Andrew Card, White House Chief of Staff.
Former job: Chief lobbyist for General Motors. President of American
Automobile Manufacturers Association (1993 to 1998). AAA spent $12
million on lobbying in 1997-1998, often to fight higher fuel-efficiency
regulations as well as the Kyoto Protocol and other global warming
initiatives. Card is a long-time Bush family supporter; worked as
deputy chief of staff for Bush I administration.
On January 20, Card ordered all executive departments to postpone
for 60 days the effective date of a wide range of regulations announced
by President Bill Clinton in his final days.
Karl Rove, advisor to the President. Called the governors
Svengali by the National Review. Philip Morris paid political
intelligence operative, 1991 to 1996 (starting at $3,000/month).
Shaped governor Bushs positions on tort reform.
Jeanne L. Phillips, representative to OECD. Managing director
of Dallas office of Public Strategies,Inc.; former president of
Jeanne Johnson and Co.
John E. Robson, president of Ex-Im Bank. Senior advisor
with Robertson Stephens bank.
Earl Floyed Kvamme, co-chair of Presidents Committee of
Advisors on Science and Technology. Partner with Kleiner Perkins
Caufield and Byers, a Menlo Park California venture capital firm;
former executive vice president of sales and marketing at Apple
Tom Scully, administrator of Health Care Financing Administration.
President and CEO of Federation of American Hospitals.
Lawrence Lindsey, top economic advisor to the president.
Arthur F. Burns chair at the American Enterprise Institute.
Diana Furchgott-Roth, staff chief to the Council of Economic
Advisors. Resident fellow at the American Enterprise Institute.
Nina Rees, adviser to Vice President Cheney. Senior analyst
at the Heritage Foundation.
Stephen J. Hadley, deputy director of National Security Council.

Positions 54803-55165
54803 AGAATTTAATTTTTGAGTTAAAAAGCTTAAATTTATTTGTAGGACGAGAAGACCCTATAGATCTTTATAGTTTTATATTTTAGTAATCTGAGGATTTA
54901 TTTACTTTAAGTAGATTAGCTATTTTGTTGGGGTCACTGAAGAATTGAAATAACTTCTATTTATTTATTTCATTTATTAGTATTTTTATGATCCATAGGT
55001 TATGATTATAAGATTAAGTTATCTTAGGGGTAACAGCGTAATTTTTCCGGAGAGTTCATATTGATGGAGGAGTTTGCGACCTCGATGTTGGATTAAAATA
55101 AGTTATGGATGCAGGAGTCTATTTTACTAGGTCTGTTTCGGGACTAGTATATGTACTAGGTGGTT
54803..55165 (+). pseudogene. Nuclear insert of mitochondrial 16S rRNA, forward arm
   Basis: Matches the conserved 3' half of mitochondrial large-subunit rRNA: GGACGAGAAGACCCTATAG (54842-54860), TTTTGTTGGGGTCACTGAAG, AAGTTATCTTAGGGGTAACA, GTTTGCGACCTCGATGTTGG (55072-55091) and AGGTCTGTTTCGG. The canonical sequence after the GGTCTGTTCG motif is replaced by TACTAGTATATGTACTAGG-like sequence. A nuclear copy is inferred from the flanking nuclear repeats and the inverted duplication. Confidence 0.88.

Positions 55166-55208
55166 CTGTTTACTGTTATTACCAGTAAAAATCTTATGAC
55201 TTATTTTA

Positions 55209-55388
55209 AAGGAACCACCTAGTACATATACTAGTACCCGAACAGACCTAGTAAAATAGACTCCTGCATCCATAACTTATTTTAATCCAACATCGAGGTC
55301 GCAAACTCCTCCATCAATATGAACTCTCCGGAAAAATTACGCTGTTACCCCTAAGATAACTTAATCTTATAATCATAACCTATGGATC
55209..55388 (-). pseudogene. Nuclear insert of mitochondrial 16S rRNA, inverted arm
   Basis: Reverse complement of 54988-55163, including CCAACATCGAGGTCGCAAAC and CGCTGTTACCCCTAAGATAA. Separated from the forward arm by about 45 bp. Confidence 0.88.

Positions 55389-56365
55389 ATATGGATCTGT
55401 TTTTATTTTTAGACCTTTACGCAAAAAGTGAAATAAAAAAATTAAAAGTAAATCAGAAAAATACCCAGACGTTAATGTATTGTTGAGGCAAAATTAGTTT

Partner in Shea & Garner (representing Lockheed Martin). Lead
lobbyist for development of missile defense during presidential
Michael Powell, FCC Chair. Lawyer who represented GTE (GTE
merged last year with Bell Atlantic to form Verizon Commun
cations). Says he does not believe a digital divide
is splitting U.S. society between those who have computers and Internet
access and those who dont. I think there is a Mercedes
I would like to have one, but I cant afford
Kathleen Q. Abernathy, FCC Commissioner. Vice president
for public policy of Broadband Office Communications. Former vice
president of Air Touch Communications.
Michael J. Copps, FCC Commissioner. Former senior vice president
of the American Meat Institute (1989 to 1993); director of government
affairs for Collins and Aikman Corp. (1985 to 1989). Recently assistant
secretary of commerce for trade development (1998 to 2001).
Nicholas Calio, White House director of legislative affairs.
Lobbyist for Tenneco Automotive and Atlantic Richfield Co. Top deputy
is Kirsten Ardleigh Chadwick, also formerly a registered
lobbyist for Tenneco.
John Negroponte, U.S. ambassador to the United Nations.
Although he has a four-decade foreign service career, he most recently
served as executive vice president for global markets at McGraw-Hill.